At first, I conducted experiments on gaze fixation. We often hear stories about cats watching TV, so I thought that if watching screens was enjoyable for them, I could use movies as a reward as a substitute for snacks to conduct experiments. Specifically, I visited the homes of cat owners who were willing to cooperate with the experiment, displayed moving stimuli for cats on a monitor, and observed how the cats reacted to the screen.
How was the result?
I found that whether or not cats look at a screen depends more on their individual personalities rather than the patterns of the stimuli. We asked cat owners to fill out a questionnaire about cats’ personalities, and the surprising result was that cats rated as “playful” by their owners hardly ever looked at the screen, while the cats thought to be “not very playful” tended to watch the screen more closely. It is possible that the “not very playful” cats are more cautious and stare at the screen to figure out what it is.
Cats, like humans, have individual personalities. This is often overlooked in animal research, which tends to focus on the average values of a species. This approach is particularly common in experiments involving animals such as pigeons. However, by comparing cat personalities, it has become clear that we should be asking how different types of cats behave rather than what cats do as species. In my next step of research, I plan to show more complicated movies to determine cats’ level of understanding.
In addition to studying cat personalities, I’m also exploring whether animals understand basic concepts of physics, “physical cause-and-effect relationships,” that are part of our everyday lives. For example, I am conducting experiments to see if animals understand that when we let go of an object, it falls to the ground or that an object hidden from their view still exists.
Future of the “NyanCog!” Project
Do you have any goals for future research in animal psychology?
I wish to continue focusing on the “NyanCog!” project. I am currently seeking additional paws, so if you have a cat and would like to cooperate with the experiment, please register on our website so that we can better understand cats together. In the short term, I would like to investigate whether there are differences in cognition between cats in cat cafes and domestic cats.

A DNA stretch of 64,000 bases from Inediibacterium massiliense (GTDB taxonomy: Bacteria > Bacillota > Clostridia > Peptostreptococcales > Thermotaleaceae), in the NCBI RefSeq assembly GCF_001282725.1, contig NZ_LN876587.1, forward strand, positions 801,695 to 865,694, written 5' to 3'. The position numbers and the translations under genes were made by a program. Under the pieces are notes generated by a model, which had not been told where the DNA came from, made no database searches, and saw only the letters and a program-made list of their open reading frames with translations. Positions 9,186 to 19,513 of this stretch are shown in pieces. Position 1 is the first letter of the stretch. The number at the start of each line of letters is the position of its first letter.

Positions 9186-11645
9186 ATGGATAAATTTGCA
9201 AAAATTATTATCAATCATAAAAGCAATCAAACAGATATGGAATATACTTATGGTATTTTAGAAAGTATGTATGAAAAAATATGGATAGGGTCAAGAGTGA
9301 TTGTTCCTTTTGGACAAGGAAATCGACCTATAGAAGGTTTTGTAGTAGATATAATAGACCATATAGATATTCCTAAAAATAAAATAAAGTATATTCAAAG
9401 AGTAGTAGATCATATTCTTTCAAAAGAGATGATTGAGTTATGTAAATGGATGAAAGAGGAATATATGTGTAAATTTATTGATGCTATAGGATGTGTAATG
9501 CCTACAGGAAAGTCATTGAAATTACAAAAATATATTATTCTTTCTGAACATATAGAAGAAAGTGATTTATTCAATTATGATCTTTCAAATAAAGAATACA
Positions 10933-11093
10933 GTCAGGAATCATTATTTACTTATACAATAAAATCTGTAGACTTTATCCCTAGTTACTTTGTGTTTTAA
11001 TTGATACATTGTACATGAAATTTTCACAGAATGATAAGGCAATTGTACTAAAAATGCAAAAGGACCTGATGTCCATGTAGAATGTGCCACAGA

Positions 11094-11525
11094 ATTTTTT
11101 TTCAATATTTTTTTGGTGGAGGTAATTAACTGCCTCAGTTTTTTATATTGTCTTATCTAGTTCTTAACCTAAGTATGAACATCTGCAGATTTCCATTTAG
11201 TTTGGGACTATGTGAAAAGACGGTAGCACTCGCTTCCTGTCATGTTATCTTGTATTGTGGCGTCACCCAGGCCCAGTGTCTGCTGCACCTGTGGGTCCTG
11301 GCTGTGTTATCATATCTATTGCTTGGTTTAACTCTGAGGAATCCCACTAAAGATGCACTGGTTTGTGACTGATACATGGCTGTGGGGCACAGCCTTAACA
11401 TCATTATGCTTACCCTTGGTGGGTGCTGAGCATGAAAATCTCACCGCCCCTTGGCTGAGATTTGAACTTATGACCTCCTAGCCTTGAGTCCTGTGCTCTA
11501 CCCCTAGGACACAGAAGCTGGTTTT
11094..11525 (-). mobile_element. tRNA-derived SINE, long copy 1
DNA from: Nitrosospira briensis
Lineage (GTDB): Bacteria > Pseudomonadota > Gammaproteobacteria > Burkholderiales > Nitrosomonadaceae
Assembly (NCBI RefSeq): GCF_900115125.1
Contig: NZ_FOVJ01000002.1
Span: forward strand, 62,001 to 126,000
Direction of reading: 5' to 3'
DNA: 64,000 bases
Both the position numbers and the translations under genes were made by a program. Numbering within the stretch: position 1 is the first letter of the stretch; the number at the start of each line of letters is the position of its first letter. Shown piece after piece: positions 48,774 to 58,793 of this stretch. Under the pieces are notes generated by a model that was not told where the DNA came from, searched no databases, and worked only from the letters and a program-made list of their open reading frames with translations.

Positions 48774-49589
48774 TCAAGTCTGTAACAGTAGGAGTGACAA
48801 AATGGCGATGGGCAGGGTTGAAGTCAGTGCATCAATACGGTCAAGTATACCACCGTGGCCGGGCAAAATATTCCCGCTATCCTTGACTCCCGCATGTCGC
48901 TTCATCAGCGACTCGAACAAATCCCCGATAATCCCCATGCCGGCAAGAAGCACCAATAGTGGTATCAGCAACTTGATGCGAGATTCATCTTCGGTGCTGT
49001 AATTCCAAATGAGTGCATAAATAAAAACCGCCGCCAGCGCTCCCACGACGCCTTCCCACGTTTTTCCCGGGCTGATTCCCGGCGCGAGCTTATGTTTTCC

Looking towards the long term, I would like to use the perspective of animal psychology to clarify how the cognition of humans and non-human animals are shaped by the evolutionary process and environment.
Animal lovers are very welcomed
Lastly, please give a message to those who want to study animal psychology.
In this field, we conduct research that targets animals that can’t speak human language, so we need to consider what kind of method we should use to clarify what they are thinking. I have been struggling with it, but there is a great sense of fulfillment in it. There are various approaches to animal research, such as brain science and neuroscience, and some of them require the dissection of animals, but our laboratory only conducts behavioral experiments. For those who love animals, I am letting you know that you can also get involved with animals through the field of psychology.
I often get asked what this study is useful for, or whether it can make money. I would always say, by studying animals and comparing them to humans, we can deepen our understanding of humans. For instance, by examining the impulsiveness of animals, we can investigate what sets highly impulsive human individuals apart from less impulsive ones, which may help solve behavioral problems in people with mental illnesses. Pursuing such research may also lead to a better understanding of impulsive criminal behaviors.
In addition, it is also rewarding to contribute to the issues of how to build a better relationship between animals and humans.
Furthermore, even if you are not a student, if you love cats and want to know more about cats, let’s work together at “NyanCog!”